Okay so this title is a little misleading. Neither of us have long-term frostbite nor did we flip a snowmobile… entirely. It is an interesting story nonetheless. I was kind of waiting for Suzanne to tell the story since she did all the driving… or is it piloting(?)… who knows. Anyways, she’s being somewhat blog anti-social at the moment so I am here to tell the very short yet utterly enjoyable tale of our second snow mobile excursion.
For those unfamiliar with our first outing on a snow mobile you can delve back into our short history and check it out for yourself. Back then I was relatively new to the whole Arctic cold thing. The deceptively warm weather up here had us dressing very light for the first couple of months. I really didn’t anticipate how cold it could get on a snow mobile during a relatively balmy arctic afternoon. I had my Light Recon outfit with a scarf and thought that would do the trick (…I’ll explain what exactly my Light Recon Outfit is along with other outfits in a future Dressing in Iqaluit post). Let’s just say an hour into our ride in -40c wind chill I got shown how wrong that outfit was. Chilled to the bone, a faucet for a nose and nursing some minor facial frostbite I quickly learned that if I intended to get on a snow mobile again, I’d need to rethink my strategy and take the weather more seriously.
I mean heck, we got that expensive gear for reason right?
My opportunity at redemption came two weeks ago when Suzanne’s manager once again invited us out for a snowmobile outing. Several people were supposed it be in attendance this time and we were to travel across the sea ice to Katannilik Territorial Park.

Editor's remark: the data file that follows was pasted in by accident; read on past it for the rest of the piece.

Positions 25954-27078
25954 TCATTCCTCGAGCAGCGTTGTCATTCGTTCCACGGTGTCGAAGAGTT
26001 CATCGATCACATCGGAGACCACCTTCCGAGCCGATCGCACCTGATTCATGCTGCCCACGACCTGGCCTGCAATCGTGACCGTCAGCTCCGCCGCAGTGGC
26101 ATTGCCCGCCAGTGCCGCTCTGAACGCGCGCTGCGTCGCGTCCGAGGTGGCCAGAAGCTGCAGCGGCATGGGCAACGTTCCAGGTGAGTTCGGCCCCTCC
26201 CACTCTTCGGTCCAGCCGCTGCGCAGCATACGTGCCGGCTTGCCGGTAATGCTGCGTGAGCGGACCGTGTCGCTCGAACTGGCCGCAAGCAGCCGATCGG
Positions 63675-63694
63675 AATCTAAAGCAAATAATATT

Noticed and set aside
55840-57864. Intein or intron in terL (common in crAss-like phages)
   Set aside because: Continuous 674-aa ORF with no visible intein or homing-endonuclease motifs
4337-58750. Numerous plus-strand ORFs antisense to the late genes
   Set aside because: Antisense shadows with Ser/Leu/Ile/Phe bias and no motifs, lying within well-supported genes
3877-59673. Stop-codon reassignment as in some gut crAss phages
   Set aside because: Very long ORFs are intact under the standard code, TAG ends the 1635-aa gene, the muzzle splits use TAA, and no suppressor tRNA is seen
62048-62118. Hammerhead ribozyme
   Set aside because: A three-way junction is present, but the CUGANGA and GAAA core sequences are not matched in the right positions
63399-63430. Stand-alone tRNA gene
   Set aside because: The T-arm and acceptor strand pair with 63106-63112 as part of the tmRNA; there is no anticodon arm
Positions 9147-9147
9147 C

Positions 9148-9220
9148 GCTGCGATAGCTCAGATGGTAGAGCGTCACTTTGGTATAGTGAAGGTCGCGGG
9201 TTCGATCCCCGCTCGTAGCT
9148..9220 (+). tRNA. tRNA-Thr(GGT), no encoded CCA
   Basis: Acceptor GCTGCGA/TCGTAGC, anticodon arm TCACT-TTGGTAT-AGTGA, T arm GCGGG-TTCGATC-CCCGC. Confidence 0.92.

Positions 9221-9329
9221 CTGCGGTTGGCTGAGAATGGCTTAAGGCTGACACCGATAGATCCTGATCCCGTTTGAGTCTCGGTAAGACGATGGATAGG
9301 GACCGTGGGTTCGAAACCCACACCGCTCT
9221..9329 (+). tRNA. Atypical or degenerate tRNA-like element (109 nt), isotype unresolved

…travel across sea ice…
This troubled me at first. After all I am the man who fears open water so why not drive heavy machinery over frozen water, right? Despite this blinding fear I was jazzed at the prospect of doing something I could never have predicted I’d ever do. Let’s just say Suzanne’s enthusiasm put mine to shame. While we were extremely excited about doing it, some very serious concerns put doubt in our minds. Besides the whole n00bish fear of falling through the ice we had some really grounded concerns about things like out lack of proper equipment (i.e. wind resistant pants) and Suzanne’s insulin pump. The trip was going to be an all day adventure slated for a 9am departure with us returning around sundown (which would be around 5pm). When we first went out on a snow mobile months ago the weather was unseasonably warm but since then it’s been on average -27c daily with some nasty wind chills on some days. Driving into those wind chills at 30 – 40km makes for a very serious situation if you’re not properly dressed. Layering is all well and fine but if you don’t have something to cut that wind it’s pointless.
Then there was the insulin pump. We’ve seen the effect of the bitter cold on electronics. Batteries get killed in minutes in the extreme cold not to mention she has an exposed tubing for the pump. Even though she intended to bring her insulin pen along, even that wasn’t a guarantee. At these temperatures it would freeze as well. The night before we were scheduled to go we pretty much talked ourselves into not going. Better to be safe than sorry was our reasoning. We figured there would be plenty of opportunities to do such things in the future.
The next day we find out that everyone else (except for her manager) dropped out and it was only him still heading out. Cue crisis of conscience. We felt rotten that everyone bailed and that he’d be going out all alone. It’s not that he can’t handle himself. He’s been out here doing this for years. We felt bad that everyone ditched the trip so at zero hour we decided to take our chances and go with him. We layered up, donned the bears (aka the Resolutes) and psyched ourselves up for the journey. Armed with a pair of snow mobiles, supplies, a rifle and a qamutik we set out towards Katannilik.
I have to say driving across sea ice is an experience that’s extremely hard to describe with just words. The day was cold but it was clear and sunny. You could see for miles. It’s kinda mind boggling thinking about it – driving across the inlet with about 25ft of ice between you and the water below. I have yet to drive an actual snow mobile. I’ve always been the passenger. Suzanne figures the guy nicknamed “Mr. Bump” shouldn’t be at the helm until our medical coverage is straight. It’s all good though. Sitting back and enjoying the scenery is a treat I wouldn’t pass up for anything. It’s amazingly quiet out there when the engines aren’t roaring. I’m talking pin-drop quiet.